An old man in the city of Kaduna in Northern Nigeria pointed to a barren, sun-baked plain and said: "When I was young there was a forest out there and if we were hungry we could just pick fruit of the trees or hunt wildlife, which was plentiful". It was 1981 and Baba Kofi lived in the same compound as my husband and I. "Yes, the older missionaries say they have seen the Sahara creep southwards at the rate of a few miles a year" added the Missionary of Africa priest visiting us. I remembered this conversation four years later when I worked for CAFOD, and we were looking at the causes of the 1984 Ethiopian famine.
Clearly, environmental degradation in Africa was a factor in hunger, but as a Catholic agency we were also challenged to look into the links between environment and our faith. It was soon clear that the Churches had an ambivalent attitude towards Earth and creation, and that Church leaders had been slow to engage with escalating environmental problems identified since the 1960s.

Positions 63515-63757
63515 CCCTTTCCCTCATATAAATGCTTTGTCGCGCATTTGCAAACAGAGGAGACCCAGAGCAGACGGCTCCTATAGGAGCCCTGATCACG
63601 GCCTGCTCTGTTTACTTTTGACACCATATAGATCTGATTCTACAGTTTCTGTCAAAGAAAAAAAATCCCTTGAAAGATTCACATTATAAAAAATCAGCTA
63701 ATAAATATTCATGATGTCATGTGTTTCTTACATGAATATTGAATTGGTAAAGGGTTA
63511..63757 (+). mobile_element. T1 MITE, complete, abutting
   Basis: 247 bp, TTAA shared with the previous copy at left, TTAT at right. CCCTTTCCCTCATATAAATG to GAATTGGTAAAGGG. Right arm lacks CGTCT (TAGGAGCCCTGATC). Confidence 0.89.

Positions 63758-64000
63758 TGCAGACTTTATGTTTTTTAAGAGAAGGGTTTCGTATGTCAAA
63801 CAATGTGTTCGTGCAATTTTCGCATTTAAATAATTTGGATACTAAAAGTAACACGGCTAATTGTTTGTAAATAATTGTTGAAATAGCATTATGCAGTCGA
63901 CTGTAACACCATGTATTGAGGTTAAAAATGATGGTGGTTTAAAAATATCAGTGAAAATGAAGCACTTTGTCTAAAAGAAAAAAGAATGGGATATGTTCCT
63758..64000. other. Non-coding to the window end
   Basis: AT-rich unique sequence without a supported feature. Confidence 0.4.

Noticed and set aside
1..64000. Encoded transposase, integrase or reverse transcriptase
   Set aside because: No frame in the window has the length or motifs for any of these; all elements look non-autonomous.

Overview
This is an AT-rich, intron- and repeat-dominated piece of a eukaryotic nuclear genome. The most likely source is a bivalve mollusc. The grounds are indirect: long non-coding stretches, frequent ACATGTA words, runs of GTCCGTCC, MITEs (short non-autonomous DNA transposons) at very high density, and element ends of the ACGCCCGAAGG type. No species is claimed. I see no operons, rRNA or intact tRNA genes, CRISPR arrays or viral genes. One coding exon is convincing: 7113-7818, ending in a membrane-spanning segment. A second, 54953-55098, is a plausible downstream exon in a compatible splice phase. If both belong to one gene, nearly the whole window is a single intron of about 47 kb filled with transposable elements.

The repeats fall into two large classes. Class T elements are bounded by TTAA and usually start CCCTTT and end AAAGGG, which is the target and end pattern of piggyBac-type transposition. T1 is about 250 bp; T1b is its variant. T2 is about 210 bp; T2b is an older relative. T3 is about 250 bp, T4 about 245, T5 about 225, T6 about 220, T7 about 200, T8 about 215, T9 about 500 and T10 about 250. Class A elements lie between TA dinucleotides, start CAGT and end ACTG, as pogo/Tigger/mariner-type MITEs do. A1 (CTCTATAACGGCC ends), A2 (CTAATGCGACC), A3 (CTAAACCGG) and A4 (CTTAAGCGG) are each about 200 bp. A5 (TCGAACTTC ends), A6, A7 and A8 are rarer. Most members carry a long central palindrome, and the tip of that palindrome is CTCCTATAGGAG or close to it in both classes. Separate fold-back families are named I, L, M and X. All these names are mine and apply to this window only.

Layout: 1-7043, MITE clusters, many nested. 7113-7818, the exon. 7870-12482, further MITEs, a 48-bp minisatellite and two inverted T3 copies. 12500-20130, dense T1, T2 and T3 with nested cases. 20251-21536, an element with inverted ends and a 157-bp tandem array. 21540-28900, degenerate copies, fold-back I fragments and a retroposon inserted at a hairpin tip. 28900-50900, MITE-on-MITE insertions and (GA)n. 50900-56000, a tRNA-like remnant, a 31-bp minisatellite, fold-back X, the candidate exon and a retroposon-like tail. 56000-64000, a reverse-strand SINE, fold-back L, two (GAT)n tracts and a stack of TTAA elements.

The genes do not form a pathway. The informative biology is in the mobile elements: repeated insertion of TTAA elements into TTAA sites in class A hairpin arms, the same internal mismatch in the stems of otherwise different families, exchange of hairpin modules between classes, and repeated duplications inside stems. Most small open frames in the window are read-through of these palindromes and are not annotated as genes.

Pope Francis will be addressing this with the release his new encyclical on 18 June. It will highlight issues of "integral ecology", namely concerns for people and the planet. He will address both the degradation of the environment and the challenge of climate change along with how this is impacting the poor and most vulnerable. Thus, social and economic justice will be an important theme along with care for the Earth and for present and future generations.
Care for creation hasn't always been a strong theme of Christian thinking over the last 2000 years. Care for creation is even a latecomer to Catholic Social Teaching. The natural environment gives us the basics to live and it is also a place where people have experienced a great closeness with God through its beauty and wonder. Yet it can so easily and so often be taken for granted.